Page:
Broadly speaking, the Preamble to the Statute of Elizabeth read as follows:
“Relief of the aged, impotent, and poor people; maintenance of sick and maimed soldiers and mariners, schools of learning, free schools, and scholars in universities, repair of bridges, ports, havens, causeways, churches, seabanks, and highways, education and preferment of orphans, for or towards relief of stock, or maintenance for houses of correction, marriages of poor maids, supportation, aid, and help of young tradesmen, handicraftsmen, and persons decayed, relief or redemption of prisoners or captives, aide or ease of any poor inhabitants concerning payments of fifteens, setting out soldiers and other taxes.”
Nevertheless, during the centuries that followed, the Courts tended to bear it in mind when considering whether an activity qualified for charitable status.
The Times They Are a’Changing
Despite being repealed in 1888, the Statute of Elizabeth cast a long shadow, and thanks to the case law that had developed prior to its repeal, the basic ideas it contained remained relevant even after its repeal. But all that has now changed. In the UK the definition of charitable purposes is now contained in the Charities Act 2011, and falls into two parts. Firstly, it has to be for the public benefit, and secondly, it has to be for a purpose set out in section 3(1) of the Act. Section 3 (1) contains a long list, so long that most things could be brought within its terms if a little imagination is used:
- The prevention or relief of poverty;
- The advancement of education;
- The advancement of religion;
- The advancement of health or the saving of lives;
- The advancement of citizenship or community development;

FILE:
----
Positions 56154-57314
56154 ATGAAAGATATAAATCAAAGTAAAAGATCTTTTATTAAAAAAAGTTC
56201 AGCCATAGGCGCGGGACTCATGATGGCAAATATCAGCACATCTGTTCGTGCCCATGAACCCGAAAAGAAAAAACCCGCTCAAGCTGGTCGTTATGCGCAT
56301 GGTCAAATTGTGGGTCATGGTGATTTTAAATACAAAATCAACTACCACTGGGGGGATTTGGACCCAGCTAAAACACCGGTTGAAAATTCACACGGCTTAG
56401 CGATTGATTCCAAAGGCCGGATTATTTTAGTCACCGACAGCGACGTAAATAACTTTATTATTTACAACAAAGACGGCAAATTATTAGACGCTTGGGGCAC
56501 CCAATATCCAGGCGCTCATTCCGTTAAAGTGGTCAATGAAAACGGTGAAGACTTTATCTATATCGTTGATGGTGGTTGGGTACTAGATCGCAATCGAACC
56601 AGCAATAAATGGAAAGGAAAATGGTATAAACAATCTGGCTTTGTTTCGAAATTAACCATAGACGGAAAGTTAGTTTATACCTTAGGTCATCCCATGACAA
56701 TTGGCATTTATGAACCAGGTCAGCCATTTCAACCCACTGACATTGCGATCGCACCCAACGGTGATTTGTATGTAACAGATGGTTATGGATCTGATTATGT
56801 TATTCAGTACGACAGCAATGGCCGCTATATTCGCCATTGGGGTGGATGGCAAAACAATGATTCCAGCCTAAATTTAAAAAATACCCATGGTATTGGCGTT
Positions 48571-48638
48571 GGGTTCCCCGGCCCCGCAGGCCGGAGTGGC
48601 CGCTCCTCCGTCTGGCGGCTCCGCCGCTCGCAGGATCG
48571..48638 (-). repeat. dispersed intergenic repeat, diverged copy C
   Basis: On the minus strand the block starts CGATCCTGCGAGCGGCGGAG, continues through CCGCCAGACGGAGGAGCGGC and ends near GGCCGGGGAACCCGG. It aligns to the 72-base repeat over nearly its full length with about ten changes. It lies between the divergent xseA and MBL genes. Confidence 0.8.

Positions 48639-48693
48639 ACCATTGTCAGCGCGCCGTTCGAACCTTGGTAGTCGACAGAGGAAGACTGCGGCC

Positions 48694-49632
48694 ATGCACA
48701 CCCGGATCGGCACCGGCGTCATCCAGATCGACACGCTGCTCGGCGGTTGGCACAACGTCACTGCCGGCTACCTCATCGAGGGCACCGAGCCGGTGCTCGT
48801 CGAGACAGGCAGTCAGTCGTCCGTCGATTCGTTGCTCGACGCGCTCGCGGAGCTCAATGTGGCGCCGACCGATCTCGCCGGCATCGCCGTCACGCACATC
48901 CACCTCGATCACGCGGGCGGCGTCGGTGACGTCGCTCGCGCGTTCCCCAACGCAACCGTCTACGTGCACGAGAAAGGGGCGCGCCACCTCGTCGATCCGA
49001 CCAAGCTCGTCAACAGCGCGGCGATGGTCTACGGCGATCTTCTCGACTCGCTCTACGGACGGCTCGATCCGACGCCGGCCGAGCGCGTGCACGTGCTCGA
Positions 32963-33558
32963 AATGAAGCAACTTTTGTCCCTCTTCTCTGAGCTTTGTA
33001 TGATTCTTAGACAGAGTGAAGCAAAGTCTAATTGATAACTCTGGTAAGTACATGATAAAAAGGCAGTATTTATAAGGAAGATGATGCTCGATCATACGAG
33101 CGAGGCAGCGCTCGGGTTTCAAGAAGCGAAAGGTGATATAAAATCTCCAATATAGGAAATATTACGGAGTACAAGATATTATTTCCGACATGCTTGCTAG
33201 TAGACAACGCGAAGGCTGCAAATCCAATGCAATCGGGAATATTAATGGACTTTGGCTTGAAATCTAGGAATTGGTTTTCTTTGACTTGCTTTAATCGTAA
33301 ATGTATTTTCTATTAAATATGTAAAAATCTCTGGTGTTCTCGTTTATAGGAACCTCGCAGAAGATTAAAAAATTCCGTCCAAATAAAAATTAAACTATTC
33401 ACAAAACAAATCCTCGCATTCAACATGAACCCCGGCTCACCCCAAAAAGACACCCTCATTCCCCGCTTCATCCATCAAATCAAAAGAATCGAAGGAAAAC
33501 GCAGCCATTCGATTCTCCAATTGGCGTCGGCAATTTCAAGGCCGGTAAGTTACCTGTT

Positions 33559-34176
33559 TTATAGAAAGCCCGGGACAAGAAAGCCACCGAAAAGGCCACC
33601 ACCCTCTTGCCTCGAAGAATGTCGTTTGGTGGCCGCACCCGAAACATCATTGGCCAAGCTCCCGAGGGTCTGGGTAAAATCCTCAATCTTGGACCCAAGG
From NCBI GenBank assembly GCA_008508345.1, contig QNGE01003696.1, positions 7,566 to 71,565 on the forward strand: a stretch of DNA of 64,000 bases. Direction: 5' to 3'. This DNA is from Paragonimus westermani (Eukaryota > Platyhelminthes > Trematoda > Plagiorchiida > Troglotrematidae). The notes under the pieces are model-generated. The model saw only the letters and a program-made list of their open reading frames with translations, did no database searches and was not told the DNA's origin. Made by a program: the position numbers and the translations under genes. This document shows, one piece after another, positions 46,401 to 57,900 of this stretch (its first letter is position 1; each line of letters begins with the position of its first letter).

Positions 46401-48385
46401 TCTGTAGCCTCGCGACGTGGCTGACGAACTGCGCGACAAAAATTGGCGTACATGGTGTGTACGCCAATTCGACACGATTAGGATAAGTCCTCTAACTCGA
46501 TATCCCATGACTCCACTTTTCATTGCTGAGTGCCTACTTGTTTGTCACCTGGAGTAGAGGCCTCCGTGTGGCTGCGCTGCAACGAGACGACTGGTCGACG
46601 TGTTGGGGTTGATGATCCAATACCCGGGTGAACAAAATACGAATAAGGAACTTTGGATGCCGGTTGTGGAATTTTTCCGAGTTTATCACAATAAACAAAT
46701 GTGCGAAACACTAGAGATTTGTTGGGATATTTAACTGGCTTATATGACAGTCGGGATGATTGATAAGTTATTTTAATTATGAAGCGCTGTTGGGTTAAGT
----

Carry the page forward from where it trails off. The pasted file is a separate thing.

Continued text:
- The advancement of the arts, culture, heritage or science;
- The advancement of amateur sport;
- The advancement of human rights, conflict resolution or reconciliation or the promotion of religious or racial harmony or equality and diversity;
- The advancement of environmental protection or improvement;
- The relief of those in need because of youth, age, ill-health, disability, financial hardship or other disadvantage;
- The advancement of animal welfare;
- The promotion of the efficiency of the armed forces of the Crown or of the efficiency of the police, fire and rescue services or ambulance services.
And there’s a catch-all in case the above isn’t sufficiently comprehensive (recreational and similar trusts or recognised under the old law).
This isn’t the place to query the merits of any particular purpose stated in the list (though I may not be alone in raising an eyebrow at “the promotion of the efficiency of the armed forces”). Suffice it to say that the above list has given the world of climate change alarm a further opportunity to benefit from taxpayer largesse, in the form of the tax breaks that go along with charitable status, and in some cases in direct funding from the UK Government, devolved governments within the UK, or various arms of the state.
Other Climate Change Charities
There are websites you can visit to identify climate change charities. In fairness, the one I visited offers up a whole list of charities which are, at most, peripherally interested in climate change, and whose primary purpose is often to protect the local environment in the places where they are based. Others, though, are unashamedly about climate change and nothing else. One of the foremost will be very familiar to the our readers:
This is what they say about themselves:
“We exist because climate change doesn’t communicate itself, even with the increasing number of climate impacts. We help people understand this complex issue in ways that resonate with their sense of identity, values and worldview. Informed consent and support from people across society and around the world creates what we call a social mandate for climate action – and we believe it’s how real change happens.”
I would question the “informed consent” bit, given that in the UK all the main political parties are signed up to “net zero”, the public hasn’t been given a meaningful electoral choice, and nobody (least of all Climate Outreach) is telling the public what “net zero” will cost and the impact it will have on their lives.